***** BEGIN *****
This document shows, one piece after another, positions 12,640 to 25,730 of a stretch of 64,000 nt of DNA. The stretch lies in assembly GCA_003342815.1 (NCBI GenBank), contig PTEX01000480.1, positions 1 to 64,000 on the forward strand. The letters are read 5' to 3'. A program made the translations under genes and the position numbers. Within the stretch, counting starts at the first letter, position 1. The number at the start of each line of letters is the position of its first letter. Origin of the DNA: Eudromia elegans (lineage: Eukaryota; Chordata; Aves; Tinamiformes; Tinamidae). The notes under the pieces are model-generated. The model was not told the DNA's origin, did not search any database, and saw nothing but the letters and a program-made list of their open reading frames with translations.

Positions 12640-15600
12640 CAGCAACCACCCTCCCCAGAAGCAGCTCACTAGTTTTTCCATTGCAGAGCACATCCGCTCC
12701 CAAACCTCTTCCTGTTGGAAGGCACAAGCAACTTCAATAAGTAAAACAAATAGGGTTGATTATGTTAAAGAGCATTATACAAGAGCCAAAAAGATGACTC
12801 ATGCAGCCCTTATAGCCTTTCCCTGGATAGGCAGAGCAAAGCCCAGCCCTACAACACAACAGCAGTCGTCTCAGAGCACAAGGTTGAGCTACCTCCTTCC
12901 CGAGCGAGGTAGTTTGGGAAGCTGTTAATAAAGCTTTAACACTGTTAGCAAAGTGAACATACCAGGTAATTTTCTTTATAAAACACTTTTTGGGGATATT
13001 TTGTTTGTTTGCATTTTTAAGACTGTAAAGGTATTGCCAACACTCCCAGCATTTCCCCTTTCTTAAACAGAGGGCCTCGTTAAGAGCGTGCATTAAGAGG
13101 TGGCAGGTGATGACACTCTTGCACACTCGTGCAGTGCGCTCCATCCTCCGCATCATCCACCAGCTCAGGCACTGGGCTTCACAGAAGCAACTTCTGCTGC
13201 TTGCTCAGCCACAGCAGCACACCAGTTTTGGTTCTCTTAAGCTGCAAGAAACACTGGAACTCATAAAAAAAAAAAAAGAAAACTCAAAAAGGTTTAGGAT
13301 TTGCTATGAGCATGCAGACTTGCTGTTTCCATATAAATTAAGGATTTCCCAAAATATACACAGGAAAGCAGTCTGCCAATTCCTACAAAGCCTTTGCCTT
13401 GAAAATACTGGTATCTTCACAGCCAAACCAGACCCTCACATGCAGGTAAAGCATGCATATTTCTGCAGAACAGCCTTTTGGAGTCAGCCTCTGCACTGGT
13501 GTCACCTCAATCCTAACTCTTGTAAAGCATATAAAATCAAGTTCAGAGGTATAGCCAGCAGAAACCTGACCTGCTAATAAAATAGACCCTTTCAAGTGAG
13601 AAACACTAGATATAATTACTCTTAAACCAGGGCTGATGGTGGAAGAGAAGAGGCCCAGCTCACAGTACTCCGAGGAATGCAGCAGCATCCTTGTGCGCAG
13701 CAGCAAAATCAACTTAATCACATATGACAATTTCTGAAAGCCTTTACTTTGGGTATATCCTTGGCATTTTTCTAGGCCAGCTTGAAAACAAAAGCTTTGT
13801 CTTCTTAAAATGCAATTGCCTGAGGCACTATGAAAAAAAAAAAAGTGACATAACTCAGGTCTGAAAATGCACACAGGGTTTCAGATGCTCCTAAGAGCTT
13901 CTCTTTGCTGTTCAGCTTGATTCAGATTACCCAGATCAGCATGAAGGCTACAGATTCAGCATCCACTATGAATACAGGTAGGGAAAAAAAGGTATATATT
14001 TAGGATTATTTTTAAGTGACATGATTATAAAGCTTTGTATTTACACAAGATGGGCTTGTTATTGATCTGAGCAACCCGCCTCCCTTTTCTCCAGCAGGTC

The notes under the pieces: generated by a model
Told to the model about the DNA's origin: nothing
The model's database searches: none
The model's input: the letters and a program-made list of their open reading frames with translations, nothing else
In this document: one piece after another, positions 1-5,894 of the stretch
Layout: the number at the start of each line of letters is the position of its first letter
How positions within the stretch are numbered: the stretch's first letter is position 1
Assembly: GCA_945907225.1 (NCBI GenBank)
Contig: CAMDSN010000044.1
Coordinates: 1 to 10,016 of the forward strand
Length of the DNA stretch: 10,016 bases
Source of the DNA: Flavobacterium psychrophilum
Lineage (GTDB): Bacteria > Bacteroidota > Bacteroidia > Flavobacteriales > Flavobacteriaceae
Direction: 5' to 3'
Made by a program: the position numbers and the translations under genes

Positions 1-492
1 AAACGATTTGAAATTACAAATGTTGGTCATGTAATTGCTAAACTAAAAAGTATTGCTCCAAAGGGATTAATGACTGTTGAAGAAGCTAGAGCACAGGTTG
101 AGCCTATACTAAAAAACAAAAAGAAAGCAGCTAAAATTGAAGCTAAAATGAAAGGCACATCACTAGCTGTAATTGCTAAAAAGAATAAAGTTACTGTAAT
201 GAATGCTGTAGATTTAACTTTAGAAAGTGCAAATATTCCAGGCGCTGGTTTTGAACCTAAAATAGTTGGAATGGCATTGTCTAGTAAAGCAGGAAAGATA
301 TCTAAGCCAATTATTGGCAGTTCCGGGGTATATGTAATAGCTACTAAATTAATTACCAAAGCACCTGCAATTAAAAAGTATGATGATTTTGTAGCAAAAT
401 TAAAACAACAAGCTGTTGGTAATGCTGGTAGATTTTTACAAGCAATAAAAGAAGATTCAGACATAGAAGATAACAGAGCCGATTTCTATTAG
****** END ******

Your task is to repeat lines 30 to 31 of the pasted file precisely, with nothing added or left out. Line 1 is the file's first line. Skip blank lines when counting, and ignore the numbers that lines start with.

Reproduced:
Lineage (GTDB): Bacteria > Bacteroidota > Bacteroidia > Flavobacteriales > Flavobacteriaceae
Direction: 5' to 3'